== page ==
Richard Florida is a co-founder and editor at large of CityLab and a senior editor at The Atlantic. He is a university professor in the University of Toronto’s School of Cities and Rotman School of Management, and a distinguished fellow at New York University’s Schack Institute of Real Estate and visiting fellow at Florida International University.
The picture of wages and salaries across the U.S. is not a simple one of urban success versus rural decline.
This is the fourth in a series of posts that explore the myths and realities of America’s urban-rural divide. This week we focus on trends in wages and salaries across urban and rural places. For an overview of the series and the data and methodology we use, see the first post in this series.
Wages are a key indicator of the productivity and affluence of cities and regions. There is no doubt that wage and salary levels, as well as their growth, have been widely uneven across American communities, with some winners and many losers. But the pattern does not conform to the simple notion of urban success and rural decline.
Wages and salaries are highest in urban areas. In 2016, counties in large and medium-sized metropolitan areas had median wages and salaries above $40,000. This compared to roughly $37,000 for the nation as a whole. Several large urban counties, like New York, Santa Clara, and San Mateo, had median wages and salaries of more than $100,000. All types of urban counties had wages and salaries that were higher than the national median, while only one type of rural county did—large rural counties adjacent to a metro area.
Median salaries and ratio to the national median, 2016
|Type of county||Median salary||Ratio to national median|
|Urban county, part of large urban metro||$43,633||1.18|
|Urban county, part of medium urban metro||$40,719||1.11|
|Urban county, part of small urban metro||$39,318||1.07|
|Large rural, county adjacent to a metro||$37,964||1.03|
|Medium rural county, adjacent to a metro||$35,613||0.97|
|Small rural county, adjacent to a metro||$33,822||0.92|
|Large rural county, not adjacent to a metro||$38,644||1.05|
|Medium rural county, not adjacent to a metro||$35,556||0.97|
|Small rural county, not adjacent to a metro||$32,971||0.90|
Interestingly enough, large rural counties—both those that are adjacent to metro areas and those that aren’t—had wages and salaries that were comparable to counties in small metro areas. And some rural counties had median wages and salaries that were quite high. Butte County, Idaho, a small rural county adjacent to a metro, had a median salary of nearly $90,000 ($88,884), or more than twice the national average. This can be traced to high levels of employment in the government sector, particularly in the Idaho National Lab. North Slope Borough County, Alaska, a medium-sized rural county that is not adjacent to a metro area, had a median wage and salary of nearly $100,000 ($99,283), largely because of the oil and natural-gas development there.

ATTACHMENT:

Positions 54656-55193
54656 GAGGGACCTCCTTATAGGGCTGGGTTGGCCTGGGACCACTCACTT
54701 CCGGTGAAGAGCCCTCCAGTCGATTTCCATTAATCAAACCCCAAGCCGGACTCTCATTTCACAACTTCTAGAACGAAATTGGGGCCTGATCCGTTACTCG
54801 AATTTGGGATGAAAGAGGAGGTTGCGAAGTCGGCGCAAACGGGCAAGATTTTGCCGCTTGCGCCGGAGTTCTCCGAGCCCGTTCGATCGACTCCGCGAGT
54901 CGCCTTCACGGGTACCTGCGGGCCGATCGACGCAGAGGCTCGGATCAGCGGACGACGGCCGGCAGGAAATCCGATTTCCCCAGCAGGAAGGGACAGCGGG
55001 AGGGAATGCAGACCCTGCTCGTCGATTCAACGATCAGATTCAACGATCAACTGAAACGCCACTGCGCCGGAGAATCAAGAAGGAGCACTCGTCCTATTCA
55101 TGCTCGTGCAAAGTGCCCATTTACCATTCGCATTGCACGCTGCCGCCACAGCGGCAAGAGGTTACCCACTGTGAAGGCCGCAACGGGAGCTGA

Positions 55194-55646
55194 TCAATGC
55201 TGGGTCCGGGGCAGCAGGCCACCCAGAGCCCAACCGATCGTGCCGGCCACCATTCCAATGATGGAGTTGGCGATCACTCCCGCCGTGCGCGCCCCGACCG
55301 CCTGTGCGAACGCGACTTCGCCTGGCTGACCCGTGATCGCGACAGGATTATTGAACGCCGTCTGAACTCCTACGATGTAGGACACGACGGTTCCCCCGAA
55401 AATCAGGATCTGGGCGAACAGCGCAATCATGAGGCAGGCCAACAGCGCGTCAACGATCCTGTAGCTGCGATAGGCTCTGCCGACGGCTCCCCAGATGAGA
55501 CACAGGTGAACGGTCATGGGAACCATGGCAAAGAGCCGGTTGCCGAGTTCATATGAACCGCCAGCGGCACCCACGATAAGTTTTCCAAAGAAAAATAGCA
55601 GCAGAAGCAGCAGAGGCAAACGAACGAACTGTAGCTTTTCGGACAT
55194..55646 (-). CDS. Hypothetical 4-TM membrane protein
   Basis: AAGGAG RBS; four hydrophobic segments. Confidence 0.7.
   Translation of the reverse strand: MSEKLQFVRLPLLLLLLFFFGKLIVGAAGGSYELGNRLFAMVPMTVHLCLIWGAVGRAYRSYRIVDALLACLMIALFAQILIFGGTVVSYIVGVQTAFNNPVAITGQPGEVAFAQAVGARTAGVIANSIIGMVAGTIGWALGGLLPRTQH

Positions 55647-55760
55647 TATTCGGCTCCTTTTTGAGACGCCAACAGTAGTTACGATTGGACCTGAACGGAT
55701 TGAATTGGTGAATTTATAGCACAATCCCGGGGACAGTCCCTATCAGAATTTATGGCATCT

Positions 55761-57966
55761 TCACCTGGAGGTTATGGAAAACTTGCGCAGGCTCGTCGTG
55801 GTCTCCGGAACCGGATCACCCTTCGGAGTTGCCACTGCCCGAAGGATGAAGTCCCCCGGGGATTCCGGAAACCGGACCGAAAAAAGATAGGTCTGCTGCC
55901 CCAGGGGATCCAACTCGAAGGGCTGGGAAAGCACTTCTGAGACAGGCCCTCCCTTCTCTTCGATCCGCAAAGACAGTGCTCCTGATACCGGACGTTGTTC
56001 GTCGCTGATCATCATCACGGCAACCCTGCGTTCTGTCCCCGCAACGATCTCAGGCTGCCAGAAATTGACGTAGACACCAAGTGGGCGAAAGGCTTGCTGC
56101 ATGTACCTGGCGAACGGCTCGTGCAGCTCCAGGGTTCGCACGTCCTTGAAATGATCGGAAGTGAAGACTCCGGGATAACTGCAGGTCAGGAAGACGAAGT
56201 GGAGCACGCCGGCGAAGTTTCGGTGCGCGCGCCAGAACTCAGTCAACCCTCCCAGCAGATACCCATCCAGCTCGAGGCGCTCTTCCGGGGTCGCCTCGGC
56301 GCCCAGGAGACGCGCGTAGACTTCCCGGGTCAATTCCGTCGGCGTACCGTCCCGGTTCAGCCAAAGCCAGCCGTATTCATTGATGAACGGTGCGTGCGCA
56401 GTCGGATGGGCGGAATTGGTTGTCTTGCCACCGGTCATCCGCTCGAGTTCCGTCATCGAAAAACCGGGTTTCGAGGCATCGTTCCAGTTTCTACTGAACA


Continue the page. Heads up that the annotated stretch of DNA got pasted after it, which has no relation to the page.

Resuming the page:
There is considerable variation in wages and salaries across all types of places. While the most affluent large urban counties had wages and salaries of around $100,000, the poorest of them had wages of $20,000 or $25,000, a difference of four or five times.
Wage growth is another story entirely. Rural communities have seen significantly faster growth in wages and salaries than their urban counterparts. The map below, charting wage and salary growth across American counties for the period 2001 to 2016, illustrates this unevenness. The size of the dots indicates the change in wages and salaries. Purple dots designate the most urban counties, while the lightest blue dots are the most rural ones.
County wage and salary growth, 2001–2016
Between 2001 and 2016, wages grew by roughly 50 percent across all counties. Most types of rural counties saw wage growth above the national average, while all types of urban counties had below-average gains. In fact, the smallest and most isolated rural places—small rural counties that are not adjacent to a major metro area—posted the highest wage growth of all, nearly 60 percent.
The performance of rural counties becomes even clearer when we look at the top 10 percent of U.S. counties on wage growth. Nearly 275 rural counties are in this top 10 percent (including more that 100 small rural counties that are not adjacent to metro areas), compared to just 41 urban counties.
Likewise, more than a quarter of all small rural counties not adjacent to a metro area rank in the top 10 percent of all counties on wage growth. So do 18 percent of small rural counties that are adjacent to a metro, and 11 percent of medium-size rural counties that are not adjacent to a metro. This compares to just 4 percent of urban counties in large metros, 2 percent of urban counties in medium-sized metros, and 5 percent of counties in small metros.
The same basic pattern comes through when we look at the share of counties that are in the bottom 10 percent on wage gains.
Urban counties in large metros had the largest share (13 percent) in the bottom 10 percent, followed by urban counties in small metros. Large rural counties that are not adjacent to a metro area had the smallest share of wage loss (under 4 percent).
Wages and wage growth across America are uneven. While wages and salaries are higher in urban places, generally speaking, wage growth has been larger in rural America. The narrative of successful urban places and declining rural ones belies a larger reality of winners and losers across all types of places.
CityLab editorial fellow Nicole Javorsky contributed research and editorial assistance to this article.